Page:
Policy Study

Toward Accountability and Efficiency

Reform of the Bonneville Power Administration

Executive Summary

The U.S. electric industry’s increasingly competitive structure is likely to have important ramifications for the Pacific Northwest. The gradual interconnection of local utilities, the growing significance of independent suppliers of electricity, and the increasing use of wholesale power markets have the potential to reduce the cost of power and increase service reliability. As a federal agency not directly accountable to the region’s electric consumers and producers, the Bonneville Power Administration’s (BPA) structure is likely to prevent the Pacific Northwest from realizing the benefits emerging from this trend.

The BPA was established by Congress in 1937 to market and transport power generated by the Bonneville Dam on the Columbia River. The agency’s early objective was to promote economic development by supplying “affordable” electricity to a group of preference customers. Over time, the BPA’s status as a federal government agency and its access to interest-rate subsidies has enabled it to develop an extensive transmission network and play a dominant–often counterproductive–role in the Pacific Northwest’s electric industry.

The BPA’s practices and policies have generated a number of adverse effects. The BPA’s failure to price electricity to reflect the cost of securing additional supplies has encouraged overconsumption of electricity, discouraged conservation, and artificially stimulated the expansion of financially and environmentally costly power capacity. In addition, as a result of not paying off its federal debts, the BPA and the other federal agencies involved in the Federal Columbia River Power System owe the U.S. government an estimated $9 billion in cumulative investment. The Bush administration’s National Energy Strategy has proposed a debt repayment program for the BPA and other federal power marketing administrations in order to ensure that the full federal cost of providing power is covered.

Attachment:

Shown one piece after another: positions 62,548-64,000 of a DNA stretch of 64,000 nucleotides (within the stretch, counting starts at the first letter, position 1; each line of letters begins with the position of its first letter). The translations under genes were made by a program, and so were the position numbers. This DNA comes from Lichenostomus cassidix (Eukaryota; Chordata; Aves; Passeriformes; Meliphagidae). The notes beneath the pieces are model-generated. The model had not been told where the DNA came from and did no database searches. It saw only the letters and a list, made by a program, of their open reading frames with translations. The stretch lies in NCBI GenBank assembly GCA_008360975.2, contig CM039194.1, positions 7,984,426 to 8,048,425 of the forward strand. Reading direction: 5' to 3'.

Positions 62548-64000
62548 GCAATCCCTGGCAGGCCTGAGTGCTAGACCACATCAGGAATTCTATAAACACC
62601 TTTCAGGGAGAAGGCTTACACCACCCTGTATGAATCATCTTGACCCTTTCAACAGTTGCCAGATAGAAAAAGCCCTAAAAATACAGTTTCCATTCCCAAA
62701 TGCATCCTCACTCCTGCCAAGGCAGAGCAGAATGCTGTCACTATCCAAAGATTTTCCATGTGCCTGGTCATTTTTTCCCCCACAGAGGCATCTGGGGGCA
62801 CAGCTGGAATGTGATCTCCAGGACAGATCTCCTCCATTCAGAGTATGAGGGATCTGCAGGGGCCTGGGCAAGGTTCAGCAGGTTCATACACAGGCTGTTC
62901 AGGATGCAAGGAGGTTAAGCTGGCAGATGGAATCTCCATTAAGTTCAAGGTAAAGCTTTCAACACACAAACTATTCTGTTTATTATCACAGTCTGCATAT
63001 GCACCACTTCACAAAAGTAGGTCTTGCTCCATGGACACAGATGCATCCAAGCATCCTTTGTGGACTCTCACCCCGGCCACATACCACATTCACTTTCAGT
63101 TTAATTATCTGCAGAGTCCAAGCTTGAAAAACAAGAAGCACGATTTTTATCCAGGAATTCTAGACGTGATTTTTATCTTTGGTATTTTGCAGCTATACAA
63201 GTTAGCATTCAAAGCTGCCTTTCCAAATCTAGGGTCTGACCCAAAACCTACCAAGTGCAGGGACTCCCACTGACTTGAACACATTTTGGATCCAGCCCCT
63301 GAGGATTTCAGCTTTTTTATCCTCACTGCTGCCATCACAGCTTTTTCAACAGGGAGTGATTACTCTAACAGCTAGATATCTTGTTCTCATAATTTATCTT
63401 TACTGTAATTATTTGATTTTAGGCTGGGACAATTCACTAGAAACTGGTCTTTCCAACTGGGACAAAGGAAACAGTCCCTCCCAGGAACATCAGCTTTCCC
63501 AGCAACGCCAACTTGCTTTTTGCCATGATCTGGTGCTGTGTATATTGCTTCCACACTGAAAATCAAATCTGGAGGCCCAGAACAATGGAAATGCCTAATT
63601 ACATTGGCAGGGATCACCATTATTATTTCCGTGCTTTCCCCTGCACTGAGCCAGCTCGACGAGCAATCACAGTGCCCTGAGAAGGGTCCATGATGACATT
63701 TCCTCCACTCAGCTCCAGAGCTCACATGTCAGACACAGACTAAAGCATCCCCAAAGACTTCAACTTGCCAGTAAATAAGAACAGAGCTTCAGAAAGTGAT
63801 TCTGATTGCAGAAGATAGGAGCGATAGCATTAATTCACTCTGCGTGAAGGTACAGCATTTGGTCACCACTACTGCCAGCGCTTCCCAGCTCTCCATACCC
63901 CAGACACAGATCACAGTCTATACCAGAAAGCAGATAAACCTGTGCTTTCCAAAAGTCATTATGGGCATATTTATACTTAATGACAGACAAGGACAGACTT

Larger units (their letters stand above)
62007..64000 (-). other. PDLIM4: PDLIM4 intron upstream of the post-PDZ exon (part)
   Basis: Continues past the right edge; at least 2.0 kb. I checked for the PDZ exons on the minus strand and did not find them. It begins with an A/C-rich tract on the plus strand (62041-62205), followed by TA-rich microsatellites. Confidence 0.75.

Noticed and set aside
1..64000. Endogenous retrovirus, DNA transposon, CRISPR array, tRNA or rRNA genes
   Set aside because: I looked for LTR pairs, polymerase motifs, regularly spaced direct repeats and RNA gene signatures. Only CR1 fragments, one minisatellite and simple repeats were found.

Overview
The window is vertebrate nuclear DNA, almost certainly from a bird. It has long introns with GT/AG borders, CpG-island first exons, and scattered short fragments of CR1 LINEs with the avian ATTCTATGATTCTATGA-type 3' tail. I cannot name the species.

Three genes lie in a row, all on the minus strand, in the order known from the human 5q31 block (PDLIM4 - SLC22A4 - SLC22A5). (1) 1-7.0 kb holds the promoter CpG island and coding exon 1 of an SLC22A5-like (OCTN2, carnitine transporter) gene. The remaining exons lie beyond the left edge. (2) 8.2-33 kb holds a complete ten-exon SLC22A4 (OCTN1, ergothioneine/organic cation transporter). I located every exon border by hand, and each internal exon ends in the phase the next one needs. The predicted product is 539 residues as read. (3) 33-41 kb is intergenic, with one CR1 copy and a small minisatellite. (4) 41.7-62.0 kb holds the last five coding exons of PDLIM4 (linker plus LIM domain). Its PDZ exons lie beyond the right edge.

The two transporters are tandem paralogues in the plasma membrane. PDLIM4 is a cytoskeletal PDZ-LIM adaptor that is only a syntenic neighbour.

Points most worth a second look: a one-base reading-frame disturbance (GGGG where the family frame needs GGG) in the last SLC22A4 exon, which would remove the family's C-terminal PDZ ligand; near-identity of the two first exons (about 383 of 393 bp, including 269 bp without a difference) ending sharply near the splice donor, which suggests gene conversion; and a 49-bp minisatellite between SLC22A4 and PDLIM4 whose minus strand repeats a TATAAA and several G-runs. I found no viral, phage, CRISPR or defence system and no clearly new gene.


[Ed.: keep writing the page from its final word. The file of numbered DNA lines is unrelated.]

The fundamental changes taking place in the U.S. electric industry and the Pacific Northwest’s growing demand for power make it particularly important that the BPA’s practices and structure be reassessed. Reforms which would make the BPA more compatible with emerging competitive trends in the U.S. electric industry and make the agency more accountable to the region’s electric consumers and producers include:

  • allowing BPA preference customers to resell electricity to those who value it more highly;
  • transferring the ownership of the BPA’s transmission system to the region’s electric power consumers and generators; and
  • removing artificial and counterproductive incentives for conservation and instead relying on efficient market pricing of electricity for promoting wise use of energy.

These reforms would enable the Pacific Northwest to gain greater control over the agency’s power marketing decisions and provide the region with greater access to economically and environmentally low-cost electricity. They should benefit not only the BPA’s preference customers, but the region’s electric retail customers, independent power generators, and groups interested in promoting conservation and preserving the environment as well.